Up to 30,000 were killed after military coup in 1976
BUENOS AIRES – Former Argentine dictator Jorge Rafael Videla, who presided over that country’s so-called dirty war in which up to 30,000 dissidents were murdered or disappeared, died of natural causes Friday while serving a 50-year prison sentence. He was 87.
Videla led a rebel military group that in 1976 overthrew President Isabel Peron and then installed a reign of terror lasting seven years in which thousands of leftist politicians and activists were taken from their homes and workplaces, often in the dead of night, tortured and killed.
The military junta that Videla led as president until 1981 was finally toppled in 1983 after public dissatisfaction grew as a result of economic instability and the country’s loss of the Falklands War with Britain.
Military reaction to leftist insurgencies and poor economies led to dictatorships not only in Argentina but also Chile, Brazil, Uruguay and Peru in the 1970s. Argentina and other countries are still coming to grips with atrocities committed during that period.
An unrepentant Videla issued a harangue in March urging his former military colleagues to confront leftist President Cristina Fernandez de Kirchner, whom he accused of using human rights issues as “an instrument of political pressure.”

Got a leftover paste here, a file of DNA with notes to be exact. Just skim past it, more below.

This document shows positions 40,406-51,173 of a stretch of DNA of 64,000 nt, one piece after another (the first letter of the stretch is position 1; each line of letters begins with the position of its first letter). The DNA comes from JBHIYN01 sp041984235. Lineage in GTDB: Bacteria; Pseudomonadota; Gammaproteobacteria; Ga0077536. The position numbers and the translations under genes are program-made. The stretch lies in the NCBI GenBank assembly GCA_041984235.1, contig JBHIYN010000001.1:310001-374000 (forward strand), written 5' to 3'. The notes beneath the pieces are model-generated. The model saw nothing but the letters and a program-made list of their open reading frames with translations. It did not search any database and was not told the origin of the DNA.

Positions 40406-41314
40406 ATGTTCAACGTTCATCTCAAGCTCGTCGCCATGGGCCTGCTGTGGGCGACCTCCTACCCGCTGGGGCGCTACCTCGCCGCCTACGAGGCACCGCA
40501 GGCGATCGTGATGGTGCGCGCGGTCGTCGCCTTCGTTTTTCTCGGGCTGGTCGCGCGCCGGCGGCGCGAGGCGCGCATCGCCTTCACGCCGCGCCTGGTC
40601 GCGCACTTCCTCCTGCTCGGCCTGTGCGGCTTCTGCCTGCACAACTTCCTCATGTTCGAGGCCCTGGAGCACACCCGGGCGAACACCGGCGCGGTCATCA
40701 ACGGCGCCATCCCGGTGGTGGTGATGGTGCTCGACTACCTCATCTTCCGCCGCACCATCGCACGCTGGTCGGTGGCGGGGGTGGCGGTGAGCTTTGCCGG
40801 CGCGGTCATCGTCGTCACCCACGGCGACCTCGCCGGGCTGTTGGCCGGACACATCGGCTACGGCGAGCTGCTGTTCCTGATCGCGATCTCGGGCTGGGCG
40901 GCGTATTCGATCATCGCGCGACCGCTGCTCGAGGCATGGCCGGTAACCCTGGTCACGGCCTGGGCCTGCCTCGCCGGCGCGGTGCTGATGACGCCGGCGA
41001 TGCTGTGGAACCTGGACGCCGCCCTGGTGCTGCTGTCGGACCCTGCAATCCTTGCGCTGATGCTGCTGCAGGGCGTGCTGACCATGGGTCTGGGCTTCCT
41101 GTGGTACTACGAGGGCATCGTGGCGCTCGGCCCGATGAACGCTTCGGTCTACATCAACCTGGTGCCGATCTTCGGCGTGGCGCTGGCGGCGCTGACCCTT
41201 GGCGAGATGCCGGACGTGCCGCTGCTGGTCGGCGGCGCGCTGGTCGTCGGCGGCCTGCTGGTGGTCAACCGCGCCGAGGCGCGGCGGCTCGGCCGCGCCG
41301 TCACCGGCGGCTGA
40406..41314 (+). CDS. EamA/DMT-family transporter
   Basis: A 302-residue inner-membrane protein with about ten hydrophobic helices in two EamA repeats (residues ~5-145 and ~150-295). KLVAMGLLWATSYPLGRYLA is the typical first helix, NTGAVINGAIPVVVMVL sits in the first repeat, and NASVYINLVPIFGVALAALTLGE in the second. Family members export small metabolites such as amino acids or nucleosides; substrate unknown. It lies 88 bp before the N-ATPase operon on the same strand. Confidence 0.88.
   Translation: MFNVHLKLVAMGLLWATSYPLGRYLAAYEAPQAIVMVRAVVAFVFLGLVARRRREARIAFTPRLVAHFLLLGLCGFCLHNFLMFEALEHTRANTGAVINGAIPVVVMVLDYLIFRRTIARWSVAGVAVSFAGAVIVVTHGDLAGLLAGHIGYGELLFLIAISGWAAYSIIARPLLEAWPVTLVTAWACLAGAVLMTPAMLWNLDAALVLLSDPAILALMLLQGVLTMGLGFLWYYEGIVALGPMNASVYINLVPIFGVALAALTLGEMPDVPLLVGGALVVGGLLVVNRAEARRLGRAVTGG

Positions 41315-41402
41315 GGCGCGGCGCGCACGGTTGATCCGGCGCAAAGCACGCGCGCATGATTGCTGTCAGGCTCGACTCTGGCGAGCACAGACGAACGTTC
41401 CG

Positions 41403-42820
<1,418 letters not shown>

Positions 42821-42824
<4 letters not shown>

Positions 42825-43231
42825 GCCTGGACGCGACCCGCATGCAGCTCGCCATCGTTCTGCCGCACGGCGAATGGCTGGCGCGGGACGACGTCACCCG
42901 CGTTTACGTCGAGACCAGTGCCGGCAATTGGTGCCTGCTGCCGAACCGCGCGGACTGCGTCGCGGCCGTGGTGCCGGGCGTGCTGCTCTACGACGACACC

A tall, mustachioed and blade-thin army general, Videla was serving his third prison term for his role in the coup and dictatorship.
In 1985, two years after the return of democracy, Videla and his accomplices were sent to prison but then pardoned in 1990 by then-President Carlos Menem as part of a reconciliation gesture.
But in 1998, Videla was imprisoned again when it was determined that he and other military leaders had committed crimes against humanity that were not subject to pardons. At first he was allowed to serve out his sentence at home but in 2008 was sent to a common jail. Then in 2010 he was again freed when a judge found the sentence to be unconstitutional.
Videla was re-incarcerated last year when a federal judge condemned him to 50 years for “generalized and systematic baby theft” for his role in the taking of hundreds of children from captive mothers during the 1976 to 1983 dictatorship.
Many of the children were turned over to military families to be raised and were never told who their real parents were. In recent years, DNA testing has helped many relatives of terror victims identify the offspring.
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